The 10-year entry plan has been modified from this -
First year. Mexico
Third year Venezuela
Fifth year Peru and Brazil
Sixth year Chile and Argentina
To this –
First year – Chile
Third year – Argentina
Fifth year – Mexico and Brazil
Sixth year – Peru and Venezuela
The main reasons have been discussed in a previous report but to put it succinctly here, it would be prudent for the company to start with Latin American countries that are more politically and economically stable and with less geographical area to cover logistically.
Exporting would be the best method of entry into Chile and Argentina since both are relatively stable countries economically and politically. Their currencies are also stable, and demographically, they are the countries in Latin America with the most number of middle class people, most likely to use the products of AllStars. At this point, all the manufacturing is still done in the US, and the products are just exported to Chile first in the first year, and as the brand is established there, to use it as a template once the company moves to expand in Argentina by the third year.
At this point, exporting would be advantageous to Allstar since manufacturing is home based making it less risky than overseas based. It also gives an opportunity to "learn" overseas markets before investing in bricks and mortar and it reduces the potential risks of operating overseas (Piercy, N., 1982). One disadvantage of exporting is that the company can be at the mercy of unscrupulous overseas agents and may lack the control (Jaffee, S., 1993).
However, as the company reaches the bigger Latin American countries like Mexico and Brazil, it would be more prudent to establish a manufacturing arm there since the populations of these two countries are way over 100 million and I think it would be worth investing there since the products of AllStar are not necessarily just for the middle class, but something that even the lower social classes have to use on a daily basis. The important thing now is to make sure the products are sold at an affordable price, and this can mean, resizing the products according to the prices the market can easily afford.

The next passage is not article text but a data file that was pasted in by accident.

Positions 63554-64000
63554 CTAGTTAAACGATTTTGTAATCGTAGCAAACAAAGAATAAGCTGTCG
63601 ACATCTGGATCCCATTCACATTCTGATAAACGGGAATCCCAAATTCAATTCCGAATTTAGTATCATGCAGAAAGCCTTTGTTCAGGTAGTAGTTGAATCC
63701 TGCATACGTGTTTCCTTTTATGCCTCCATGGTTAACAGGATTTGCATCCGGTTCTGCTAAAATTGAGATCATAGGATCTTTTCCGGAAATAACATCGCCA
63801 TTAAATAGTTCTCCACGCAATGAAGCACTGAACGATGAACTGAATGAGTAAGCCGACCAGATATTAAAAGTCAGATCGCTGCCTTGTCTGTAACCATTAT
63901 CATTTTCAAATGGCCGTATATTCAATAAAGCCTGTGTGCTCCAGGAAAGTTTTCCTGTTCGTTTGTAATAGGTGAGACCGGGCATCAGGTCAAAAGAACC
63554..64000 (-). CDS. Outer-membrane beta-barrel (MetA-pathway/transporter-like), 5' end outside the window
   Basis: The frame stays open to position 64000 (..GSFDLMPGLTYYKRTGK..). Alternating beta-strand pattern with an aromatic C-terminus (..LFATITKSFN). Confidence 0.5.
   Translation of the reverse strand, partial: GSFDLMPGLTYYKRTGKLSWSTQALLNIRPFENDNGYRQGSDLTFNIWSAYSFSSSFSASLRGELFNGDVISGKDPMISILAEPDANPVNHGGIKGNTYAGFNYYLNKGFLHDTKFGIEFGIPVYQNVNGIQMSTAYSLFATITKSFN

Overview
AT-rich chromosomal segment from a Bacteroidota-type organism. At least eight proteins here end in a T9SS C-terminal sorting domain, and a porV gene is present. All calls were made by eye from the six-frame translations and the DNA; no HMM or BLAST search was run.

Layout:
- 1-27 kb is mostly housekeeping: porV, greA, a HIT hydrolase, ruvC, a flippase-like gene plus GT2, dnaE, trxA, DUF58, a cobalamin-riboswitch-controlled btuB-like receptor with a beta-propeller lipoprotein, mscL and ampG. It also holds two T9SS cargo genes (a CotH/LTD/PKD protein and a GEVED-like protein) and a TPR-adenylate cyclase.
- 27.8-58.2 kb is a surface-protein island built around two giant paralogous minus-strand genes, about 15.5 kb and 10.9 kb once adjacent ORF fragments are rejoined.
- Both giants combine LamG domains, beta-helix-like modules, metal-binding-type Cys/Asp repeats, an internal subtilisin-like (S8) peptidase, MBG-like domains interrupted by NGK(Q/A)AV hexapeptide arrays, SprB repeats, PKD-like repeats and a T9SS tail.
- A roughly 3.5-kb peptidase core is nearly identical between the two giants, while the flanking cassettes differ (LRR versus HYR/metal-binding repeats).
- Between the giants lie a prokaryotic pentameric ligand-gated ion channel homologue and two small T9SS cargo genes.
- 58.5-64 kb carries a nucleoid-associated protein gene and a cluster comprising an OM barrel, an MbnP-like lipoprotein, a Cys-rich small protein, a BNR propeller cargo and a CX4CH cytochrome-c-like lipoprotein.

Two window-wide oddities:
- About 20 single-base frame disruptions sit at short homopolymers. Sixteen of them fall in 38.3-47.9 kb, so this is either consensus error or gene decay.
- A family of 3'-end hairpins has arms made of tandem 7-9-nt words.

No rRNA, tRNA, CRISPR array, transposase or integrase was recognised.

The entry methods for Brazil and Mexico can either be contract manufacture or
participation in export processing zones or free trade zones. In contract manufacture, the company contracts companies to do the production through them. This can be advantageous to the host countries, in this case, Mexico and Brazil since that how they can obtain knowhow, gain capital, learn new technologies, allow employment opportunities in the respective countries; foster foreign exchange earnings and gain reputations for the local companies as being world-class (Cunningham, M.T., 29186).
Finally, since the political and economic situations in Peru and Venezuela are particularly unstable, the entry method for them can be through licensing where a company in those countries can get a license to produce the products of Allstars in that country. It’s a good way to start foreign operations there as it opens the door to low risk manufacturing relationships. The advantages include the particular linkage of parent and receiving partner interests means both get most out of marketing effort and the company’s capital is not tied up in foreign operations. However, one major disadvantage is the limited form of participation and that licensees can become eventual competitors as they overcome cross technology transfer deals (Anderson, E. & Coughlan, A.T., 1987).
Anderson, E. and Coughlan, A.T. (1987). International Market Entry and Expansion via Independent or Integrated Channels of Distribution". Journal of Marketing, Vol. 51. January 1987, pp 71-82.
Cunningham, M.T. (1986). Strategies for International Industrial Marketing. In D.W. Turnbull and J.P. Valla (eds.) Croom Helm 1986, p 9.
Jaffee S. (1993). Exporting High Value Food Commodities. World Bank Discussion Paper" pp 198, 1993.
Piercy, N. (1982). Company Internationalisation: Active and Reactive Exporting. European Journal of Marketing, Vol. 15, No. 3, 1982, pp 26-40.